Methods versus Substance: Measuring the Effects of Technology Shocks on Hours
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In this paper, we employ both calibration and modern (Bayesian) estimation methods to assess the role of neutral and investment-specific technology shocks in generating fluctuations in hours. Using a neoclassical stochastic growth model, we show how answers are shaped by the identification strategies and not by the statistical approaches. The crucial parameter is the labor supply elasticity. Both a calibration procedure that uses modern assessments of the Frisch elasticity and the estimation procedures result in technology shocks accounting for 2% to 9% of the variation in hours worked in the data. We infer that we should be talking more about identification and less about the choice of particular quantitative approaches.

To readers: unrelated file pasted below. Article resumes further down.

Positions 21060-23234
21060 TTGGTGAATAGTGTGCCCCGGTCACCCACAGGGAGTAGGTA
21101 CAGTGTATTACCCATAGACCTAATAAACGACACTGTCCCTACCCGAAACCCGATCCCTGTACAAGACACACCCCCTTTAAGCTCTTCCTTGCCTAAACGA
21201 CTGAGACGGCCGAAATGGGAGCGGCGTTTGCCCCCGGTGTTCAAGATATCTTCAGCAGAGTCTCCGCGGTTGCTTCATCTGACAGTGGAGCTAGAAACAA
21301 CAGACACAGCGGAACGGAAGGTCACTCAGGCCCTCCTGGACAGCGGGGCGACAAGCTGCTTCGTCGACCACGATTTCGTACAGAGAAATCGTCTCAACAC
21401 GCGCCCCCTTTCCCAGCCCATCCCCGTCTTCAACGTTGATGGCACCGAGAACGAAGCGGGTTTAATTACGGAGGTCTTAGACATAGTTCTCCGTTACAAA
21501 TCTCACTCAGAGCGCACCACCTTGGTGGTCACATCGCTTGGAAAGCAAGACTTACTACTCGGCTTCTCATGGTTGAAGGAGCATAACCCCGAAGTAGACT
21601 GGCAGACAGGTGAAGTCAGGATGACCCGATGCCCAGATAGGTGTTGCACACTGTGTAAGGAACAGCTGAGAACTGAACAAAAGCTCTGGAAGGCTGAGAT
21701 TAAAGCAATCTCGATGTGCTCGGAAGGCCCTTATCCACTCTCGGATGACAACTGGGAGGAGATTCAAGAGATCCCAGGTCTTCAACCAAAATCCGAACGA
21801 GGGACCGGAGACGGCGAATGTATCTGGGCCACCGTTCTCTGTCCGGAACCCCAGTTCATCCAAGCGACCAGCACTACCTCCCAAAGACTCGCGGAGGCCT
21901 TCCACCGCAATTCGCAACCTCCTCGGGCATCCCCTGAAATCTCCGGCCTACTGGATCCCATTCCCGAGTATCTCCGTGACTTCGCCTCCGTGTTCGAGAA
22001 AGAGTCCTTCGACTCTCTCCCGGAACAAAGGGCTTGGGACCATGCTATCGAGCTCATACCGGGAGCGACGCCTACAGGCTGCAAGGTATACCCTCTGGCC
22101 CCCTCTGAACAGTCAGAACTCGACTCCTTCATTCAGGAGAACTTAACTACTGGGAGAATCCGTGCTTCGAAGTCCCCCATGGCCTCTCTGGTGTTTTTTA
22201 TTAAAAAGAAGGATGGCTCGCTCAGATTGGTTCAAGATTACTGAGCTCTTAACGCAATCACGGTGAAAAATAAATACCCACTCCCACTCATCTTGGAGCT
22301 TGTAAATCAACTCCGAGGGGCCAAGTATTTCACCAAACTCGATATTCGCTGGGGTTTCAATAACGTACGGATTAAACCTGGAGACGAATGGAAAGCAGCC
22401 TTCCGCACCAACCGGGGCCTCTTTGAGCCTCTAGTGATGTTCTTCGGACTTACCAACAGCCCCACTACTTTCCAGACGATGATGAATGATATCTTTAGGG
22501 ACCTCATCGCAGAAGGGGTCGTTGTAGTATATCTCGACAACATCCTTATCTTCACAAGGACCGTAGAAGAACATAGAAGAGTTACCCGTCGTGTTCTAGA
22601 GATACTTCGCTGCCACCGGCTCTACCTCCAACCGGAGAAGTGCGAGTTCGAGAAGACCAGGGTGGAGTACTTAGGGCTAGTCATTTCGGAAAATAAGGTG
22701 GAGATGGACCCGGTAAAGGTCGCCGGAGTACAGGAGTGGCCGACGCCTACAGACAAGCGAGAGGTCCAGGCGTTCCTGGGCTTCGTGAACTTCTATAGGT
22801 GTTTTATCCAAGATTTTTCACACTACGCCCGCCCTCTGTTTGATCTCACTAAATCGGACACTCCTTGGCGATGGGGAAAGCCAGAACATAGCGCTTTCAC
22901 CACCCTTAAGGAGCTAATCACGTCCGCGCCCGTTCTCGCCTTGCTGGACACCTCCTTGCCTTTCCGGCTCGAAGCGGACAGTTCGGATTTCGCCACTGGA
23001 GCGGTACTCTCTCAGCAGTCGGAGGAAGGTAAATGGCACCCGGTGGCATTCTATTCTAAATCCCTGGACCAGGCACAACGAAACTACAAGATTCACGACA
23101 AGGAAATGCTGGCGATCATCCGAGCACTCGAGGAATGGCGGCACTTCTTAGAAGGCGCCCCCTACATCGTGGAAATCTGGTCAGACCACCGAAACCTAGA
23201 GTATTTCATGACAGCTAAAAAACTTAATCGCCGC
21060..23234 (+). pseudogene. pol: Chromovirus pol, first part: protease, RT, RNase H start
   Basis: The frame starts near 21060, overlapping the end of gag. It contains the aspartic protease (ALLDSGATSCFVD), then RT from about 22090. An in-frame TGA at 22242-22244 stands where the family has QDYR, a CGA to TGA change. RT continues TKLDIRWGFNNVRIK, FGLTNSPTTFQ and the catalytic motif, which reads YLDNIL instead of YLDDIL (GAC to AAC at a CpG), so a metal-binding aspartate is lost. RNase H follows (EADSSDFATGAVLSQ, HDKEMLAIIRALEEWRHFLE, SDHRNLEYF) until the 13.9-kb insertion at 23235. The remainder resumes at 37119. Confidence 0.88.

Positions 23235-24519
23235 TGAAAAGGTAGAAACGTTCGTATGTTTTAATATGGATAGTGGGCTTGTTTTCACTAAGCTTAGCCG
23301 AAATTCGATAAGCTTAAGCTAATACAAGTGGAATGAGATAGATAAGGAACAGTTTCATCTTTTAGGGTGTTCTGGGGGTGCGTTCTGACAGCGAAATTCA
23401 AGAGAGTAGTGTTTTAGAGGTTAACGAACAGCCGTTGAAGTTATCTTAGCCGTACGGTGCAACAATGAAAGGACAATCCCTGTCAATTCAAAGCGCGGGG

Document Object Identifier (DOI): 10.3386/w15375
Published: \Methods versus Substance: Measuring the Eects of Technology Shocks on Hours" joint with Frank Schorfheide, Cristina Fuentes-Albero, Raul Santaeulalia-Llopis and Maxym Kryshko. Journal of Monetary Economics Vol. 59, Issue 8, December 2012, pp. 826-46.
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